F4RN has built a fibre optic network that is capable of providing speeds of 1Gbps to the router installed in your property. To get the most out of this connection it's worth considering how to get best connection to each of your connected devices.
Here are a few points to consider:
- Where do you want the router to be located?
- What devices should be connected by Ethernet cables
- How are you going to get the best WiFI signal throughout the house?
1. Where do you want the router to be located?
Although it might be tempting to bring the fibre into your property in a place that minimises the amount of digging is this the best place for the router?
If you want to plug the TV, satellite receiver, Xbox, phone etc directly into the router then that means it needs to be close to the TV. However WiFi signals can get blocked by the TV and you will also need lots of plugs. Remember that if you use Vonage you will need three plugs for
- the F4RN outer
- the Vonage phone adapter
- the telephone
A better option might be to install Ethernet cables from the router to key items of equipment - this give you much more flexibility over where you place the router.
2. What devices should be connected by Ethernet cables
Some devices work better over a wired connection even if they have WiFi capability. In our experience it's worth using a wired Ethernet connection for
- Smart TV's and streaming devices
- Gaming consoles and PC's that are used for gaming
- maybe computers that are used a lot for video conferences / Skype -particularly if you have an office or one room that is set aside for a work PC
- and of course the Vonage phone adapter.
You don't have to run an Ethernet cable directly from each connected device to the F4RN router - instead you can run one cable to a "switch", perhaps behind the TV etc, and then plug the computer, TV etc into this (see the picture below)
3. How are you going to get the best WiFI signal throughout the house?
The F4RN router has built in WiFi but, like most routers, it's unlikely to cover the whole house, particularly if the house is large, has thick walls, metal girder or foil backed insulation. This animation shows how WiFi can be affected by the walls and other objects - fridges, baths, metal filing cabinets and TV's all block the signal too.
We have a separate FAQ on WiFI at http://f4rn.org.uk/faqs/faq-wifi/ which covers the following in more detail. In order of performance, but also potential cost:
- As a minimum consider a powerline plug in device which also acts as an access point such as a TP-Link TL-WPA4220.
- A better solution is to use a mesh WiFi system - these consist of two or three devices that you place around your home. Each one will need to be plugged into a mains socket and one unit has to be connected to an Ethernet port on the F4RN router. The units then form their own wireless network helping to improve the WiFI coverage.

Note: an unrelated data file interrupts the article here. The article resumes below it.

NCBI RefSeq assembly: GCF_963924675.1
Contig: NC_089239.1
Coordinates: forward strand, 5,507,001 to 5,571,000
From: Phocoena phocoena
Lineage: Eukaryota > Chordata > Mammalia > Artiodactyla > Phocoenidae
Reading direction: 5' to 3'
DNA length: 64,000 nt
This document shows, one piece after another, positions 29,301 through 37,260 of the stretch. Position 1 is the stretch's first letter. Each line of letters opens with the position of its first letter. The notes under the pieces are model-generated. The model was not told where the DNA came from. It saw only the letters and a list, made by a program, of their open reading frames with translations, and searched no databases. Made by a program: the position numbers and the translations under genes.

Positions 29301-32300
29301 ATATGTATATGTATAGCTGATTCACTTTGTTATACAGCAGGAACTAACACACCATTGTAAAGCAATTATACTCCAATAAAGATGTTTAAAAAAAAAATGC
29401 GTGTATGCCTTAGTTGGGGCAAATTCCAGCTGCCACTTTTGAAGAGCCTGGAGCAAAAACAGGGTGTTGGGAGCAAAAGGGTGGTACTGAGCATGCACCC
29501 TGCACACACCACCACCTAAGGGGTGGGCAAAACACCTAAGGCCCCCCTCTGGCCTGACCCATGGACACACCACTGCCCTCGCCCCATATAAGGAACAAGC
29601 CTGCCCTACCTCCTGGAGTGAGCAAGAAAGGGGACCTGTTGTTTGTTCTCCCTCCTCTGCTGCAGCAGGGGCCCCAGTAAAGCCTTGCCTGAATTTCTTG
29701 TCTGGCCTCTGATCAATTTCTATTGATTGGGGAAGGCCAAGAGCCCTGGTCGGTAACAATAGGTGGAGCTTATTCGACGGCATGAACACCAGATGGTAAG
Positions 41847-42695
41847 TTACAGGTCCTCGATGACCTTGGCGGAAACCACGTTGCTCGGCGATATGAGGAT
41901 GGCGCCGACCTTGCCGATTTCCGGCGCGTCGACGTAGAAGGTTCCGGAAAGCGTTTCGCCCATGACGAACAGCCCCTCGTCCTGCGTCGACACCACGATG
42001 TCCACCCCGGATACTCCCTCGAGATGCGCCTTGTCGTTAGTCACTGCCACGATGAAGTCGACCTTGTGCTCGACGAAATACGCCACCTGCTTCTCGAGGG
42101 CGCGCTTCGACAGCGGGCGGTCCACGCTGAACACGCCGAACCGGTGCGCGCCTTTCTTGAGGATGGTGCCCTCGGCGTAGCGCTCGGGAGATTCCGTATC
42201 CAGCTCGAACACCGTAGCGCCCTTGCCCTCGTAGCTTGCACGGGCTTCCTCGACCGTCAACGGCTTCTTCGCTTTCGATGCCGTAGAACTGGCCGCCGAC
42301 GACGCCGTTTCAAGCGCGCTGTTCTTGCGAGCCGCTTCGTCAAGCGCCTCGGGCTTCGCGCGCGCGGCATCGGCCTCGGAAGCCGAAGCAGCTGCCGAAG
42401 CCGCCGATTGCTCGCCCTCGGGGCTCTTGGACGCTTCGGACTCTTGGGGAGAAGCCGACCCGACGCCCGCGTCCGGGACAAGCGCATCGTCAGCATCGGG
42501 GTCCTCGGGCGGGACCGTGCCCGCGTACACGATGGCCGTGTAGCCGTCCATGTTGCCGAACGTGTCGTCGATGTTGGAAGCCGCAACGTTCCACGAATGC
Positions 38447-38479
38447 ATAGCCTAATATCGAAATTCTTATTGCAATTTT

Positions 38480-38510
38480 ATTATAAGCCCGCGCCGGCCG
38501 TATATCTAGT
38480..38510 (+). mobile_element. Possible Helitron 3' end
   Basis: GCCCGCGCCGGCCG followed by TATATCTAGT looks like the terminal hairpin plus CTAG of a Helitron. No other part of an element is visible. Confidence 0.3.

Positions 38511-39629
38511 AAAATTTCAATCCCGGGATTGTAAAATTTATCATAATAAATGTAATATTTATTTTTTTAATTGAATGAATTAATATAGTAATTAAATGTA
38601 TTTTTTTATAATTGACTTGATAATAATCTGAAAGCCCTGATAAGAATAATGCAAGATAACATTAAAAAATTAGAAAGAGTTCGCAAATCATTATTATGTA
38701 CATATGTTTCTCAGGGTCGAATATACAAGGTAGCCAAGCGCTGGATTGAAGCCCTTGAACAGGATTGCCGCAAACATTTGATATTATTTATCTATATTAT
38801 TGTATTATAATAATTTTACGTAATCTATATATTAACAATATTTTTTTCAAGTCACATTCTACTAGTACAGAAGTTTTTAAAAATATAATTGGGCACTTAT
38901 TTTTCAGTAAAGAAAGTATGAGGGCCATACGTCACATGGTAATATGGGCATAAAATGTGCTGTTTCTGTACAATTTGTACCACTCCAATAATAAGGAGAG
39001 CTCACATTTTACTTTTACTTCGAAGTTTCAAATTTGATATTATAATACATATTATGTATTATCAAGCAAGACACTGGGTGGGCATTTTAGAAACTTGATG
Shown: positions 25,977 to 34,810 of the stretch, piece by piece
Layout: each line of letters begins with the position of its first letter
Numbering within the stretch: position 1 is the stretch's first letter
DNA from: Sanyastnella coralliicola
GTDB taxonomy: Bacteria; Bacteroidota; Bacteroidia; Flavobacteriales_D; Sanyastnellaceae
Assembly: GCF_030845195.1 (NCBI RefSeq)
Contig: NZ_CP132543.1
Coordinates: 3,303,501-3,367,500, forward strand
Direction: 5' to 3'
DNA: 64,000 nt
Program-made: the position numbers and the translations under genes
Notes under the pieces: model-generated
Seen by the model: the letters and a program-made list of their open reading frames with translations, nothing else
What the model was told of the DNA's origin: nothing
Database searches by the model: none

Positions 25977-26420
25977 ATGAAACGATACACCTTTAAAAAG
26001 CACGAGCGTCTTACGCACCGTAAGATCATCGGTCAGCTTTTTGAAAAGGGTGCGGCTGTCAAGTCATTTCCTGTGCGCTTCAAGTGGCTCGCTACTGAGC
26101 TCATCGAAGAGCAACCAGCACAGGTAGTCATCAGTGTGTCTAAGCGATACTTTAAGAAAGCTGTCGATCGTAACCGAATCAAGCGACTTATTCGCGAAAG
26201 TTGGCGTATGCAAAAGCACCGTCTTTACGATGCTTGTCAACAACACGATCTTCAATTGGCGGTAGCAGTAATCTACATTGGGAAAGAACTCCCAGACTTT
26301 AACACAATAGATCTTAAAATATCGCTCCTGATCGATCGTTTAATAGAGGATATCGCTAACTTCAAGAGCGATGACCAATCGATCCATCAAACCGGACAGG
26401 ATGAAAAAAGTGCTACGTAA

- The ultimate solution is to install dedicated WiFi access points similar to the devices found in hotels and conference centres. We use the Ubiquiti Unifi access points. Depending on the size of the house, one or two of these units located in the loft (or better on the upstairs ceiling) can provide very good coverage throughout the property. Each unit needs to be connected to the F4RN router or a switch with an Ethernet cable. They also need power (using "Power of Ethernet" or "POE") and they need to be configured so you may need professional support. Please contact F4RN is you would like us to quote for this solution.
The "Future Proof" Solution?
This diagram shows how to connect up your property in a way that is reasonably future proof.
- The F4RN router can be located anywhere that is convenient - as long as there is a mains power socket available
- An Ethernet cable is then run into the loft where an eight port switch is located to feed Ethernet to key points around the house. This needs power so you will need a mains socket in the loft too
- Ethernet cables are then run to key locations
- For the phone (+ Vonage adapter)
- To the TV, satellite, etc
- For any Xbox's, Play Stations and computers that are used for gaming or extensive video conferencing
- and finally to the dedicated WiFi Access Points (via POE injector to provide the power the access point requires)
You only need to run one Ethernet cable to each location - if you have more devices to connect then a small 5 port switch will give you four more local Ethernet ports for all the extra devices.